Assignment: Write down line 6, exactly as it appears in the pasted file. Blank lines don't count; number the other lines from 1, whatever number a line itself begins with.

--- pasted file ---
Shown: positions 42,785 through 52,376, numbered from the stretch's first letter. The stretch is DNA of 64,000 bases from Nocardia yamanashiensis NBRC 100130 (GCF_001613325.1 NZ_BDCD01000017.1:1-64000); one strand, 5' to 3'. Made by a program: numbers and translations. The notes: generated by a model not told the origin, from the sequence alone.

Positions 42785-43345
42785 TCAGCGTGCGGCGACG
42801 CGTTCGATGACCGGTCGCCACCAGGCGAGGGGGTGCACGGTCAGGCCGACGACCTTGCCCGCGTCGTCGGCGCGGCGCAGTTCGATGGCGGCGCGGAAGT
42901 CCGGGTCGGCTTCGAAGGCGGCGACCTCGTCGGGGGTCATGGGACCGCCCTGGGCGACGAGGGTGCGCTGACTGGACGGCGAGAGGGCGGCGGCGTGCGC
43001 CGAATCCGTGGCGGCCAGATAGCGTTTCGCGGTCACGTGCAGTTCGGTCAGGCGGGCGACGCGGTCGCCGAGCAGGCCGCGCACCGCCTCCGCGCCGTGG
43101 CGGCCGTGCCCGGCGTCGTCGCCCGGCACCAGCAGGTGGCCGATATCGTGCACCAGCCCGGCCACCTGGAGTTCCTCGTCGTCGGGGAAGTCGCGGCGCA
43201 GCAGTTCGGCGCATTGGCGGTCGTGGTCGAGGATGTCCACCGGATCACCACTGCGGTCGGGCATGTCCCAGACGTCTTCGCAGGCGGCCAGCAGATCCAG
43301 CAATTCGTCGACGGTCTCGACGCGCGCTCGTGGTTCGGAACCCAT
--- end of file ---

43001 CGAATCCGTGGCGGCCAGATAGCGTTTCGCGGTCACGTGCAGTTCGGTCAGGCGGGCGACGCGGTCGCCGAGCAGGCCGCGCACCGCCTCCGCGCCGTGG